Sex in the Brain: Sexual Disinhibition

One of the major negative effects of a TBI is disinhibition, which can manifest itself in many ways.  Social disinhibition, the most common and most discussed, is the result of an injury to the prefrontal cortex, which can be found in the frontal lobe of the brain.  Less discussed, but equally important, is sexual disinhibition, which involves taking action on sexual impulses, such as through the previously-mentioned hypersexuality, as well as through other behaviors.

The biological human need for sex is instinctual, developed in the most primitive part of the brain, the brain stem.  Sexual arousal, however, is formed in the prefrontal cortex, which controls executive functioning.  While most studies begin the summary of their findings by noting that “little research has been done”, many arousal locations have been found: “Activation of numerous frontal regions, including the right prefrontal cortex, anterior cingulate cortex and gyrus and orbitofrontal region has been observed during sexual arousal involving masturbation induced orgasm. Orbitofrontal activation has been interpreted as being related to the representation of pleasant bodily sensations, while dorsal anterior cingulate activation has been attributed to the modulation of skeletomotor activities that characterize sexual arousal and the perceived urge to act.”

Behavior control, including impulse control, is also formed in the prefrontal cortex of the brain.  When you combine increased sexual arousal with decreased self-control, foresight, attention and reasoning, the consequences may include inappropriate, illegal and/or harmful behavior.  Sexually offensive behavior, for example, is always inappropriate and known to appear in 3.5 to 9% of adults affected with brain injury.  A preoccupation with sexual thoughts presumably led two women with brain injuries to become dominatrixes.  “[One woman] began working as a stripper, then as a dominatrix, using the name Sasha Mizaree. She even built a dungeon in her apartment but said she doesn’t have sex with her clients. She was paid $250 an hour to dominate them,” reported ABC News.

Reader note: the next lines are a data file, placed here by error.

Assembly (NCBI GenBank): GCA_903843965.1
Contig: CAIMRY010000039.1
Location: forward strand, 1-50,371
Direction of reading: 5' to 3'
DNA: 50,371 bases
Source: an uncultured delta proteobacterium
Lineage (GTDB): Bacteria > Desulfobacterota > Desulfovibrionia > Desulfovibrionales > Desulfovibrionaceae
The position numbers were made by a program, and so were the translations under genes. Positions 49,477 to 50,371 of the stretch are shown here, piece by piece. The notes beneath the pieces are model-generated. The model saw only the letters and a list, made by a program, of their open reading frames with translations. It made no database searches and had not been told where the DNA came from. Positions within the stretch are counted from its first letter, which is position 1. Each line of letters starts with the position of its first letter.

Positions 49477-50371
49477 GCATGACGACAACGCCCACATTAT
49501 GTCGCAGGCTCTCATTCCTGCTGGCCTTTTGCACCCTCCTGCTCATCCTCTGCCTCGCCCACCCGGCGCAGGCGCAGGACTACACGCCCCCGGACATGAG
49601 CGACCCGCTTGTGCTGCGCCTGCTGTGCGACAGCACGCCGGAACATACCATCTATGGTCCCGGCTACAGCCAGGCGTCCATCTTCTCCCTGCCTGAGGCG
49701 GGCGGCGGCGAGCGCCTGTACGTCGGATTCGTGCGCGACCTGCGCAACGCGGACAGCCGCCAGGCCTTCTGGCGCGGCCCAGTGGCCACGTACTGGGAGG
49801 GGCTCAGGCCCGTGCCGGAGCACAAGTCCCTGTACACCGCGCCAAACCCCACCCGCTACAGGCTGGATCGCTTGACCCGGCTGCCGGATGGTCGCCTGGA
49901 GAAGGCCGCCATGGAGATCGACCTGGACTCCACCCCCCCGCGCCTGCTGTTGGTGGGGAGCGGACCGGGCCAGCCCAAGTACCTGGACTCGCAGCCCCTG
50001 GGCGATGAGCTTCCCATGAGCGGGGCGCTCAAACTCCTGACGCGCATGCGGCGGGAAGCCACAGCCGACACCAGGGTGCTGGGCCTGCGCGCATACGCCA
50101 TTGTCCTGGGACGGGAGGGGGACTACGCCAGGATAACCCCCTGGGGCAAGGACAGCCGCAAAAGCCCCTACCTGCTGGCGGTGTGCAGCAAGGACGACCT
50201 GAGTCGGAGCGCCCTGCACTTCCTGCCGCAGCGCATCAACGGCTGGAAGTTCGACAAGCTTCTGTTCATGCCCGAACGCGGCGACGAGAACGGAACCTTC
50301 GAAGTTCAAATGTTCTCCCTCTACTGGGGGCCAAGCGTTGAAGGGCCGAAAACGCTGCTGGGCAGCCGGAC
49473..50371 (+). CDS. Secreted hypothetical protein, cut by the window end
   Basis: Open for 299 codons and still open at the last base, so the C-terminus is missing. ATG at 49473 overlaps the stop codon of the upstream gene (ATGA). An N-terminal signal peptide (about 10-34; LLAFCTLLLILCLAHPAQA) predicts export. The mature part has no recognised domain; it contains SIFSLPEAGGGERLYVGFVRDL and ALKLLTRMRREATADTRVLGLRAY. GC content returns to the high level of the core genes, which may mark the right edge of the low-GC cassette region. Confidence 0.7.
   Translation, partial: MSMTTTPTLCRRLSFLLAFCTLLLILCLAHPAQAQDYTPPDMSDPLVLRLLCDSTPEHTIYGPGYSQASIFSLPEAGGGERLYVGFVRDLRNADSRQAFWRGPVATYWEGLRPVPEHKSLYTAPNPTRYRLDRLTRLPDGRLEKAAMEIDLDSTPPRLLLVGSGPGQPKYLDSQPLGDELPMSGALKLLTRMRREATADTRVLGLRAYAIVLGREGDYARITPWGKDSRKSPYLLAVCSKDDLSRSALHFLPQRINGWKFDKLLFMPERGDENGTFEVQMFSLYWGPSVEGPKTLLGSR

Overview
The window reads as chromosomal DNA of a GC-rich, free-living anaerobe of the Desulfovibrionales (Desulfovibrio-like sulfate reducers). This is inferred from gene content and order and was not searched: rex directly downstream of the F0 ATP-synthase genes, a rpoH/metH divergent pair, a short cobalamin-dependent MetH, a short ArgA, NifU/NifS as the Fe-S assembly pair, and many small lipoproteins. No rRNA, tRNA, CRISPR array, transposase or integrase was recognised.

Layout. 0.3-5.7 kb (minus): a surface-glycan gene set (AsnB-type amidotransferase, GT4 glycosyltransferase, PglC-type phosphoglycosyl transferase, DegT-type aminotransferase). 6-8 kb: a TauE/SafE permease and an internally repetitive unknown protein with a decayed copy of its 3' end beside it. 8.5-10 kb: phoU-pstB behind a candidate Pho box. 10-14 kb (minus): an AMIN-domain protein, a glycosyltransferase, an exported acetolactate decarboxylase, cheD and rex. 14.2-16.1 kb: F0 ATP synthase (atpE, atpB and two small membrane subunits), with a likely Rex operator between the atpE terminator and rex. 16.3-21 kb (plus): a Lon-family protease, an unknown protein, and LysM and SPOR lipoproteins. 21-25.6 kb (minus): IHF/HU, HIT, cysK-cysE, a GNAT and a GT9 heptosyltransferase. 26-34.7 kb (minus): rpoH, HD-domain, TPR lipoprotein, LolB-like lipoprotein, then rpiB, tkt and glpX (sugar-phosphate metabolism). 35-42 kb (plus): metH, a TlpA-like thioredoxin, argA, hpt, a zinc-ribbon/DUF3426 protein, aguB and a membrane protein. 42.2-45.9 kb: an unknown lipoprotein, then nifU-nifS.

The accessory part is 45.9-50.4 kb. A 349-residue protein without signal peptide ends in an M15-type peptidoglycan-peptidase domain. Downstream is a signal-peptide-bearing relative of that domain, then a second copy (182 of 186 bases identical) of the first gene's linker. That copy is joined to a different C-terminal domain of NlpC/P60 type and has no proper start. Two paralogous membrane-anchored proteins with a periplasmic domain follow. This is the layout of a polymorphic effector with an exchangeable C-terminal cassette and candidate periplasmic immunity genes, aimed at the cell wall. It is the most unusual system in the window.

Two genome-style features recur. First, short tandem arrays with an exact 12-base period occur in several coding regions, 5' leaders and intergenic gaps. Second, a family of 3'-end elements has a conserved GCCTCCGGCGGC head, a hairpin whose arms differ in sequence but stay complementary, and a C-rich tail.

While those with TBI may have an increased libido, they also have a decreased sense of self-awareness and awareness of what is appropriate.  One may no longer be able to neurologically control their aggression and other impulsive behaviors like grabbing or compulsive masturbation.  Lack of sexual control can result in such behaviors as attempted rape.  In Australia, a man who had a motorcycle accident, decades ago, was sentenced to jail for 19 years as a pedophile and child rapist.  Interestingly, many of those with TBIs who have extreme sexual behavior report no enjoyment in the activity.

Unfortunately, even with a multitude of studies that reference it, the NIH recently reported that doctors and rehabilitation facilities do not generally know how to treat the thoughts and actions that may come from from sexual disinhibition.

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